Parks Healthy People SA initiative, which promotes the physical, social and mental health benefits of visiting the state s 
parks and botanic gardens. A five-year framework will be collaboratively implemented over 2016-21.

Premium Food and Wine from Our Clean Environment 

In 2015-16, the department finalised the new Memorandum of Understanding (MOU) with the Department of 
Primary Industries and Regions SA. The MOU is a valuable tool used by the two agencies to improve existing 
regulatory arrangements for food safety in South Australia. The department also commenced discussions with the 
Dairy Authority of South Australia to review and update an MOU that clarifies the roles and responsibilities for 
regulating businesses that process dairy products.

An Affordable Place to Live

South Australia s Age-friendly Retail Project was implemented along with other OFTA initiatives including the South 
Australian Seniors Card program and the Retirement Village Residents Advocacy Service.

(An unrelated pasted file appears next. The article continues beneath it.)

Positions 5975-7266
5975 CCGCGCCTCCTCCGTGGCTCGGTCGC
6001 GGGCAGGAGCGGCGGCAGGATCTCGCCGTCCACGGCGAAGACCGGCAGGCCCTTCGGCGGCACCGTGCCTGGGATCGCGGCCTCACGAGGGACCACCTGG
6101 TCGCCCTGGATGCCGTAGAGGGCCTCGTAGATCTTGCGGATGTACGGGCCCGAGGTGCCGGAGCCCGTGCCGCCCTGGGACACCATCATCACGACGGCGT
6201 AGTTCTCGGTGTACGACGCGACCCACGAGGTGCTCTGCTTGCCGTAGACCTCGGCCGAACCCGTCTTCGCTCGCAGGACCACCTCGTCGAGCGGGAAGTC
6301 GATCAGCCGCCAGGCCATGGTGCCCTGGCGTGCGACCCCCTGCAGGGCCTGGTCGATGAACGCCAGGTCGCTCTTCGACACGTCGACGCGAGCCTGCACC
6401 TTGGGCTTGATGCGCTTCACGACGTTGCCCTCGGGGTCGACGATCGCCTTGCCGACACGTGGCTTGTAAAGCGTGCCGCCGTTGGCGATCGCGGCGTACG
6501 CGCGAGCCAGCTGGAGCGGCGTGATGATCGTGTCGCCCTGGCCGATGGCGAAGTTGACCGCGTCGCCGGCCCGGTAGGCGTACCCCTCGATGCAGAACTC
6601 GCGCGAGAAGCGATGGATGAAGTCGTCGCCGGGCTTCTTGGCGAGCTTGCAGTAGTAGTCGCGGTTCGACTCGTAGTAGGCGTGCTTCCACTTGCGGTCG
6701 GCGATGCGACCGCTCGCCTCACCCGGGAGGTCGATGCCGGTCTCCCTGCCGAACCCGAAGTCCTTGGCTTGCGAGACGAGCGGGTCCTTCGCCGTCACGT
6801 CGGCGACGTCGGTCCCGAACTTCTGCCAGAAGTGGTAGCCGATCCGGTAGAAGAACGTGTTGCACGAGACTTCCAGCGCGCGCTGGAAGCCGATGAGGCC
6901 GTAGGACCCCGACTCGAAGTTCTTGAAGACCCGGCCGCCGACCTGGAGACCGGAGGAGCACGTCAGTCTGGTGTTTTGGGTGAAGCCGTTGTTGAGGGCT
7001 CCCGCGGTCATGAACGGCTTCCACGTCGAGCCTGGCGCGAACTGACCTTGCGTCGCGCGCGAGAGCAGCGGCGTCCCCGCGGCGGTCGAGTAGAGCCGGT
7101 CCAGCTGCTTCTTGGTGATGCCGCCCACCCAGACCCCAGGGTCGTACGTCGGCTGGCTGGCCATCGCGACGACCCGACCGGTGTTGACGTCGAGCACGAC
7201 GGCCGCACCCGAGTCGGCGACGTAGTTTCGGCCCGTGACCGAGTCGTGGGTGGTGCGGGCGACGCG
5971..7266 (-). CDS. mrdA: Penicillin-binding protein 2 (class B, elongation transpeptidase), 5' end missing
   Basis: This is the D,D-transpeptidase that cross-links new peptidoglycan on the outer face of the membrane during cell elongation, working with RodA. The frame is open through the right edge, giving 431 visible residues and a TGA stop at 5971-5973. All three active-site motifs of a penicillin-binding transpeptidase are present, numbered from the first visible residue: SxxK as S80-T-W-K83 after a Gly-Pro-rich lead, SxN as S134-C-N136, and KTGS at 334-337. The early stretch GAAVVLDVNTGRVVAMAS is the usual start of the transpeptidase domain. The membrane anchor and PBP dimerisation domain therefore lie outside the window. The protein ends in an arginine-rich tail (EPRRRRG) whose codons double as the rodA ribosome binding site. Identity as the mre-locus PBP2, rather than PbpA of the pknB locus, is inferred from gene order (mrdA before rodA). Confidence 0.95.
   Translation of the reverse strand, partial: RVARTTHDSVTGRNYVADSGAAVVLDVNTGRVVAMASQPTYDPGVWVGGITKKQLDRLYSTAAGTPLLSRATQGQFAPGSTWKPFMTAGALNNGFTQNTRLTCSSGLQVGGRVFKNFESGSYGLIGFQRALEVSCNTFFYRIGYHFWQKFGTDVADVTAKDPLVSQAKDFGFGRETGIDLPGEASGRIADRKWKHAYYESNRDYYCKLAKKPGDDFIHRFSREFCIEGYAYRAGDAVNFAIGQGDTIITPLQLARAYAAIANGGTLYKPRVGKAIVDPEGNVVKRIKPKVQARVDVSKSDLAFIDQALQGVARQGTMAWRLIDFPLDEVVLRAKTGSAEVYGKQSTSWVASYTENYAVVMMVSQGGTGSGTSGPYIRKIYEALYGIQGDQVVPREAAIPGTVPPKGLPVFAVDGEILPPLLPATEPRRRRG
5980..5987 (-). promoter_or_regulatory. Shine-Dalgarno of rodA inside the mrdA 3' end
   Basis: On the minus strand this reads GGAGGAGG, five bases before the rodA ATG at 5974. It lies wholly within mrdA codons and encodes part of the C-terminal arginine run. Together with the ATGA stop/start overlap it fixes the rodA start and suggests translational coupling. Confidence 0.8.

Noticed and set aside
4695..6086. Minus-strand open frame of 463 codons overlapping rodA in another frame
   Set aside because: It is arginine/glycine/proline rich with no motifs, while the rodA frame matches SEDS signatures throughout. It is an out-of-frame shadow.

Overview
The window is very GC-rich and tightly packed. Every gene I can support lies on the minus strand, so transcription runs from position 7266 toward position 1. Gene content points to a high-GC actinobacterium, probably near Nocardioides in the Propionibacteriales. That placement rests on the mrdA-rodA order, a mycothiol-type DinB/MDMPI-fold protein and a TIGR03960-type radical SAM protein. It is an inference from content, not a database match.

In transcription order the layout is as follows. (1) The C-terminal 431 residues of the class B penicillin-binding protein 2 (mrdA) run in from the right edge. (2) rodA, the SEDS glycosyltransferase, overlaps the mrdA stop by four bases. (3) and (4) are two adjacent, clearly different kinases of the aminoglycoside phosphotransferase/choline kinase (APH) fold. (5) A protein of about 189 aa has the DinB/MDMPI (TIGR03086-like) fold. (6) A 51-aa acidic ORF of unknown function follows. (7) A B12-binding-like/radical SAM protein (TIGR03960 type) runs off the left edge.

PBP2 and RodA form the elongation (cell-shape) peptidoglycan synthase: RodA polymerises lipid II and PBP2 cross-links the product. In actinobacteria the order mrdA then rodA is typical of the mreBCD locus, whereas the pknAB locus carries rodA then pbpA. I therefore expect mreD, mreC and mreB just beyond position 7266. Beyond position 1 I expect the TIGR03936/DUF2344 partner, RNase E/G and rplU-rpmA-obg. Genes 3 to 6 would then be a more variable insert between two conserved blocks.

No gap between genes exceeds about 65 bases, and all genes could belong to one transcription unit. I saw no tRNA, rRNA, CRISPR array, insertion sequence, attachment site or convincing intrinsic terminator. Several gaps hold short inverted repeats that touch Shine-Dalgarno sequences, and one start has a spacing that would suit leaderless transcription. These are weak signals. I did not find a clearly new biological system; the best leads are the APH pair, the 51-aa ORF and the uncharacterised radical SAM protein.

Public Health Partnership

In 2015-16, the department collaborated with the Department for Communities and Social Inclusion to better 
understand and improve food security in South Australia, in order to ensure access to sufficient, affordable and 
nutritious food for all South Australians.   

Thriving Communities

To support the Thriving Communities initiative, the department collaborated with the Department for Communities 
and Social Inclusion and Torrens University to develop the Atlas of South Australian Communities. The atlas maps the 
factors that influence community wellbeing and aims to guide policymakers about where action needs to be taken to 
reduce disadvantage.

Portfolio Deliverables 
During 2015-16, the department prepared regular progress reports against portfolio deliverables contained in the 
Premier of South Australia s 2014 state election ministerial charter letter and Governor s Speech to Parliament in 
February 2015.

There are 30 portfolio deliverables identified for the Health and Mental Health and Substance Abuse portfolios. 
Eighteen deliverables have been completed with a further ten in progress. There is one deliverable requiring an